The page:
The term "React Server Components" (RSC) is used in two ways:
React components which are written to run only on the server, rather than in the browser.
The framework and environment which allows existing React components and concepts to run on the server.
This dual-meaning distinction is important, because you must first discard the idea that RSCs are a special new thing. Instead, RSC is the way that the React team has defined as how React runs and works when executed on the server.
RSC is different than framework-specific implementations like getServerSideProps() in NextJS which allow React to run on the server. Instead, RSC is framework-independent and doesn't depend on new special methods.
Let's be clear about some terminology and when RSC runs:
SSG (Static Site Generation): React code is run when you build your application, and the generated output is static.
SSR (Server-Side Rendering): React code runs at the time it is requested. The result may be cached for future requests.
CSR (Client-Side Rendering): React code is delivered to the browser, which generates content that is inserted into the DOM.
SSG is the default time when React code gets executed in RSC! There are ways in which you can force code to run as SSR or CSR instead.
Important Notes About This App
The code used in this app is intentionally plain and simple (I do not use Typescript or Tailwind, for example) so the concepts being demonstrated are not obfuscated by tooling.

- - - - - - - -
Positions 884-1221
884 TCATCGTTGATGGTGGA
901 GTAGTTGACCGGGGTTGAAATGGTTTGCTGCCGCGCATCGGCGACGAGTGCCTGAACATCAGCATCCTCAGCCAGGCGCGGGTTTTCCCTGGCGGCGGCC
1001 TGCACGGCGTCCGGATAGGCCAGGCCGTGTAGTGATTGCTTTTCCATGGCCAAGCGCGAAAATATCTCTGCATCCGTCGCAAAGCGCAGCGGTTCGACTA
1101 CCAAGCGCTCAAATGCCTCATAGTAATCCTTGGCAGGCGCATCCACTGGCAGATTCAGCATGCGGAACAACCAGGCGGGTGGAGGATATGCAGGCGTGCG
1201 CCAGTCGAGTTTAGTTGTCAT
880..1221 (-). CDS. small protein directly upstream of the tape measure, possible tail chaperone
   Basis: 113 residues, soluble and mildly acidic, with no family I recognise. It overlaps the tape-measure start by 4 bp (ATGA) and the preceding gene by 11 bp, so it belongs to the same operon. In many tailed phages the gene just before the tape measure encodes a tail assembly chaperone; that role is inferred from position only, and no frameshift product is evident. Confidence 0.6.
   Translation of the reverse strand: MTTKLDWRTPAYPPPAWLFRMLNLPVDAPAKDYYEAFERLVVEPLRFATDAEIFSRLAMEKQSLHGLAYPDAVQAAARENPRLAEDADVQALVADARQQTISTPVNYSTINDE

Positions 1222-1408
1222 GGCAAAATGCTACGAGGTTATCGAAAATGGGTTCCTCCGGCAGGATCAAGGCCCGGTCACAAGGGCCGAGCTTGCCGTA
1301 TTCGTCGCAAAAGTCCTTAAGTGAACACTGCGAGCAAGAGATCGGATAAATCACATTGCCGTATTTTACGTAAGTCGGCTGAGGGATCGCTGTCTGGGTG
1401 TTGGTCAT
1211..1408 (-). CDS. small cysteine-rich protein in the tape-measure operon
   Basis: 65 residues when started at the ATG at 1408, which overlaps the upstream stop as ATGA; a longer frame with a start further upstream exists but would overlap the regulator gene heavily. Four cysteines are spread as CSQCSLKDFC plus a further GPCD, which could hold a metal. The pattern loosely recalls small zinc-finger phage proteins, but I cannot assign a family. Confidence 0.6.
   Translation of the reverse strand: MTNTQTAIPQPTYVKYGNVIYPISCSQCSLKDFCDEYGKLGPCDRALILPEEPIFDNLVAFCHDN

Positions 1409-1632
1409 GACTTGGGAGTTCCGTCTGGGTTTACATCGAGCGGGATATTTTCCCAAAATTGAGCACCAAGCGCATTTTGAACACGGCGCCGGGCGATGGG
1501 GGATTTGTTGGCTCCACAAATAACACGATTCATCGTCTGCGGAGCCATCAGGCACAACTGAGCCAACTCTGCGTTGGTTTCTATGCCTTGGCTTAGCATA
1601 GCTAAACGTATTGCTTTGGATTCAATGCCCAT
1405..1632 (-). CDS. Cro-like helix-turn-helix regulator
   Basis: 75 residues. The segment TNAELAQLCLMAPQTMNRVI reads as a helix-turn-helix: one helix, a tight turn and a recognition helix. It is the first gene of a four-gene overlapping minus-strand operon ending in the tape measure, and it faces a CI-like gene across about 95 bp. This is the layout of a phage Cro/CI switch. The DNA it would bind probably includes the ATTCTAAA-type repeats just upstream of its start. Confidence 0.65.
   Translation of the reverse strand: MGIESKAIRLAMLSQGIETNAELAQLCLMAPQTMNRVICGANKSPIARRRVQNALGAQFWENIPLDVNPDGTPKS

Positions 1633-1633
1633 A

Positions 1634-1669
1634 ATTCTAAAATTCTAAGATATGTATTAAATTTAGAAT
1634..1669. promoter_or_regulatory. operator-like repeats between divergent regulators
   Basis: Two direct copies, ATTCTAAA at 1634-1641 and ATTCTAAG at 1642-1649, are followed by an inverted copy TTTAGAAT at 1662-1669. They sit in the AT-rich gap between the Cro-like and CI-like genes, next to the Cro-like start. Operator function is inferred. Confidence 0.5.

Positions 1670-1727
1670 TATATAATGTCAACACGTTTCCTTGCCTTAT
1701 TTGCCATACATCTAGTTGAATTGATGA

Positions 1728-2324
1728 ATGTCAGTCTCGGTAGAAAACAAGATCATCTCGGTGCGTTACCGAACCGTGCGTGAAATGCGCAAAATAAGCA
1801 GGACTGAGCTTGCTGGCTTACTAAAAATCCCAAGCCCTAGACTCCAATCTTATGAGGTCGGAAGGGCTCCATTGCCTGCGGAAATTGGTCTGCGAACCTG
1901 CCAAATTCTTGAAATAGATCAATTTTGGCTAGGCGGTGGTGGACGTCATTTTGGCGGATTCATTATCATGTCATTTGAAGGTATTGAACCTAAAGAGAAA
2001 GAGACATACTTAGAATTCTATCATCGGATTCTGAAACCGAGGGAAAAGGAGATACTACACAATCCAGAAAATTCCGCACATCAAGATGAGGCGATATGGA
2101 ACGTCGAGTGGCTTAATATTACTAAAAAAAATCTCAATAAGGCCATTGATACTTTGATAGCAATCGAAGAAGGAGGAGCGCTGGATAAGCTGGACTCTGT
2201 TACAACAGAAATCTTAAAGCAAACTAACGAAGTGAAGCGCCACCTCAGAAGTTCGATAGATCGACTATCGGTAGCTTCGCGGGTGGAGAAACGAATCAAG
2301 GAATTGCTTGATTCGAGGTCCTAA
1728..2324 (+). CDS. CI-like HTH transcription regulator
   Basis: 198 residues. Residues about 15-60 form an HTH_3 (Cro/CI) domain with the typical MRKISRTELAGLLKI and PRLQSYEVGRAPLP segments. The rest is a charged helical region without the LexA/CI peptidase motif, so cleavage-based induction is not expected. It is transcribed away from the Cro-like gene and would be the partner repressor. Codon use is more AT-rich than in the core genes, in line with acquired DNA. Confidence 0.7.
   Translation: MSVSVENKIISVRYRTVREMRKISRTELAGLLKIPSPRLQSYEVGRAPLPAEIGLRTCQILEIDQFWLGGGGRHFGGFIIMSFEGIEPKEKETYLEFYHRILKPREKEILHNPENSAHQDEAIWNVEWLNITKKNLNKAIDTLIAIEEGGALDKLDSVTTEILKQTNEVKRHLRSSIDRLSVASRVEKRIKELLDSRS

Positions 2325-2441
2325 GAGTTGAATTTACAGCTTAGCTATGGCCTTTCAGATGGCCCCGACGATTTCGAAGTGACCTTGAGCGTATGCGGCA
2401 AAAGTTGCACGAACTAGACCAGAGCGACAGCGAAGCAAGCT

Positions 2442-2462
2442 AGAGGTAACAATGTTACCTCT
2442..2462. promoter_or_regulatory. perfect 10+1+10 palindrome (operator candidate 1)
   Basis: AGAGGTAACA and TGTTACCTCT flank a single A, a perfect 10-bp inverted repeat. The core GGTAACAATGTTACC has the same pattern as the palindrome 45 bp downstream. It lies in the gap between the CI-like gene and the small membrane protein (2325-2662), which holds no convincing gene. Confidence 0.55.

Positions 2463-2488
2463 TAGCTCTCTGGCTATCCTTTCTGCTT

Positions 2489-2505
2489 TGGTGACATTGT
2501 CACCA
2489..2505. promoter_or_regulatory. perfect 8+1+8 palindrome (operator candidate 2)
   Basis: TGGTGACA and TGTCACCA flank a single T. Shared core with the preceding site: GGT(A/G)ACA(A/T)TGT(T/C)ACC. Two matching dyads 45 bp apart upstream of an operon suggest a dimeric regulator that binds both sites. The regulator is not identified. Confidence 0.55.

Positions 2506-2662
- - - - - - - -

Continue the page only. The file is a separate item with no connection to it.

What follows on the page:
Although the RSC concepts are general, this app focuses on implementation in NextJS 13 /app directory.
This is not an exhaustive demonstration of all RSC capabilities or implementation. I'm focusing on the things that may be confusing or misunderstood.
are used to show how the layout of pages are constructed and layered.
Details about where content comes from are usually shown at the top of each content area, like the top of this screen. It is in the format [file path] [timer?] [generated datestamp] [link?]
Timers like this: 0 are shown on most content headers to demonstrate that content is persisting and not being regenerated.
When new elements are inserted into the page, they get a temporary red outline. When content is changed client-side, it is temporarily turned red. This is so you can easily visualize what part of the page is being updated dynamically.
You should install this app locally and play with the code and watch what happens! This is the best way to cement the ideas into your mind.